Bisphosphonates are a unique class of drugs that inhibit bone resorption. They have an affinity for bone and are incorporated into the crystal structure of hydroxyapatite. They have been clinically used to treat osteoporosis and Paget’s disease [13, 18, 21]. During bone resorption, once osteoclasts dissolve these crystals, bisphosphonates are also released, which then inhibit the further activity of osteoclasts [18, 21].
They were recently proposed for use in the prevention of aseptic loosening and osteolysis after joint replacement surgery [8, 20]. Recent studies also have claimed anabolic effects of bisphosphonates on osteoblasts by means of increasing cell proliferation and maturation [8, 9, 21]. Aspenberg et al.  suggested alendronate impregnation into bone grafts, and according to their study results, this improved graft resistance to resorption.
On the other hand, a previous publication has shown that alendronate inhibits immune functions of human peripheral blood mononuclear cells (PBMCs) in a dose-dependent manner by selectively inhibiting antigen-presenting cell functions through a mechanism that can be overcome by exogenous interleukin (IL)-1 .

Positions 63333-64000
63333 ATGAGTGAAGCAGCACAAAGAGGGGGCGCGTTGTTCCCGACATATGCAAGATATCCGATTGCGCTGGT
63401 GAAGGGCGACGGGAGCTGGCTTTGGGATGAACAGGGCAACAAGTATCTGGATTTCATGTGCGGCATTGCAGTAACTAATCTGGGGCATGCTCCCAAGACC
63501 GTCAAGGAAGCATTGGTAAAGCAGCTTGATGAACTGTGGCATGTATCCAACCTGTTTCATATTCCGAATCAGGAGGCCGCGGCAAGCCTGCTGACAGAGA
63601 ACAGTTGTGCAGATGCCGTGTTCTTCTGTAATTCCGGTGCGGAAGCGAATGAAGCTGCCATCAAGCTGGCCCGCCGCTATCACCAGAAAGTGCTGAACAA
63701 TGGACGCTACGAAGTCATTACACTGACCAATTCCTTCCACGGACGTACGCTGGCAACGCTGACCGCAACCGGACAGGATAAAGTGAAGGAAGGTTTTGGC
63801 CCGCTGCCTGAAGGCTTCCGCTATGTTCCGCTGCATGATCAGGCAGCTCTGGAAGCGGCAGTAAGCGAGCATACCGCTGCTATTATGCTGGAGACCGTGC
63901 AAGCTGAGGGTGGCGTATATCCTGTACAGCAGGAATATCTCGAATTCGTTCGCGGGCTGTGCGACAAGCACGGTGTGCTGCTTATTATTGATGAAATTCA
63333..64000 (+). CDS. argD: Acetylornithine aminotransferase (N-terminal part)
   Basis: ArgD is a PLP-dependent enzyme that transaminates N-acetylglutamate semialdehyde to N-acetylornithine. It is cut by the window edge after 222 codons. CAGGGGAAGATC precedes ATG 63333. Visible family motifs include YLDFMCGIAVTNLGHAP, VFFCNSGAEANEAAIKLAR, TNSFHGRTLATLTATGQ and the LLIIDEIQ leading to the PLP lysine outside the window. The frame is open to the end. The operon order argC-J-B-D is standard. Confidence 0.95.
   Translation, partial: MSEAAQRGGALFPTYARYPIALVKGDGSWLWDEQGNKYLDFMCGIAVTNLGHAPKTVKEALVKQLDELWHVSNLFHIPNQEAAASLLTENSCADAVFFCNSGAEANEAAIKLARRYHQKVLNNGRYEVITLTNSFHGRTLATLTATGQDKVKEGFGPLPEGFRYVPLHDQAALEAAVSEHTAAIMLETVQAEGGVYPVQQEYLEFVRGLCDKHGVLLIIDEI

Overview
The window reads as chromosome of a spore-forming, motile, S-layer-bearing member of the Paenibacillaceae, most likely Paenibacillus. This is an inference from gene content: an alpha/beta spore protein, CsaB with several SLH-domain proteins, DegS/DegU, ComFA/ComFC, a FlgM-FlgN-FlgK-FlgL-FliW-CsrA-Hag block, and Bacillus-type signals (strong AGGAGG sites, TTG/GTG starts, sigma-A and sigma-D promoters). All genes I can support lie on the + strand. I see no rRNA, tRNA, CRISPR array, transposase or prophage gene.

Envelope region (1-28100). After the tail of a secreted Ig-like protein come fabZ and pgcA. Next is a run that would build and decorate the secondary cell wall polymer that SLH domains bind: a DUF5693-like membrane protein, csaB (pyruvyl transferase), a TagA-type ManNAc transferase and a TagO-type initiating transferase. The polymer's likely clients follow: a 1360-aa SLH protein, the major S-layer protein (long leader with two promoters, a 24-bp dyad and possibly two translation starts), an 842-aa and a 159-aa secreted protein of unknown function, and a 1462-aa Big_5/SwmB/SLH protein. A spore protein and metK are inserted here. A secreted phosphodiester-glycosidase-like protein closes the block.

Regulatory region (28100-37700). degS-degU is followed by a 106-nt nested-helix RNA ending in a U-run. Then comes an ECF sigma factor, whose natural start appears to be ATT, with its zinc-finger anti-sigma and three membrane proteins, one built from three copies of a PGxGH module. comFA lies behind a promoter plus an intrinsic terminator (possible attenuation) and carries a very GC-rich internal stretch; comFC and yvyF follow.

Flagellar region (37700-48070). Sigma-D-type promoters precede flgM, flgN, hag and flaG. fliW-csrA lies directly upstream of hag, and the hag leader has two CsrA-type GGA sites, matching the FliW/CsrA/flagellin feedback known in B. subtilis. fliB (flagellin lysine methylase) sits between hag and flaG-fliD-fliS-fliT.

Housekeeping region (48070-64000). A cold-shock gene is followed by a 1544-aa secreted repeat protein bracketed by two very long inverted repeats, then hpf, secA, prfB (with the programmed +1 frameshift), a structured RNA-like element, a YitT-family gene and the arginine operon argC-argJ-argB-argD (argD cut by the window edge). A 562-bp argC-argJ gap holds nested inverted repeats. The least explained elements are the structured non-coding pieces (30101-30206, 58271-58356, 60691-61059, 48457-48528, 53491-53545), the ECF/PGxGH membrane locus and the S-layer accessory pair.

Bisphosphonates are systemic drugs. There is a need to test the efficacy of local or systemically administered bisphosphonates for controlling the localised osteolytic reactions.
In order to test the efficacy of local or systemically administered bisphosphonates to control osteolysis in osteomyelitis, and assess possible effects on local control of infection, a prospective longitudinal randomised controlled study was designed in rat tibia. Bone grafts impregnated with (a) vancomycin, (b) vancomycin+alendronate and (c) vancomycin-impregnated bone graft+systemic alendronate application were used as treatment options. Three other groups were designed for control purposes.
Classic treatment of osteomyelitis involves long-term systemic antibiotic administration. To test the effects of alendronate on immune response in a clinically demanding situation, we did not combine a systemic antibiotic in the study protocol. Evaluations were carried out at weeks 3 and 6 in all groups by radiology, dual-energy X-ray absorptiometry, quantitative computed tomography (CT), microbiological swab test and histology.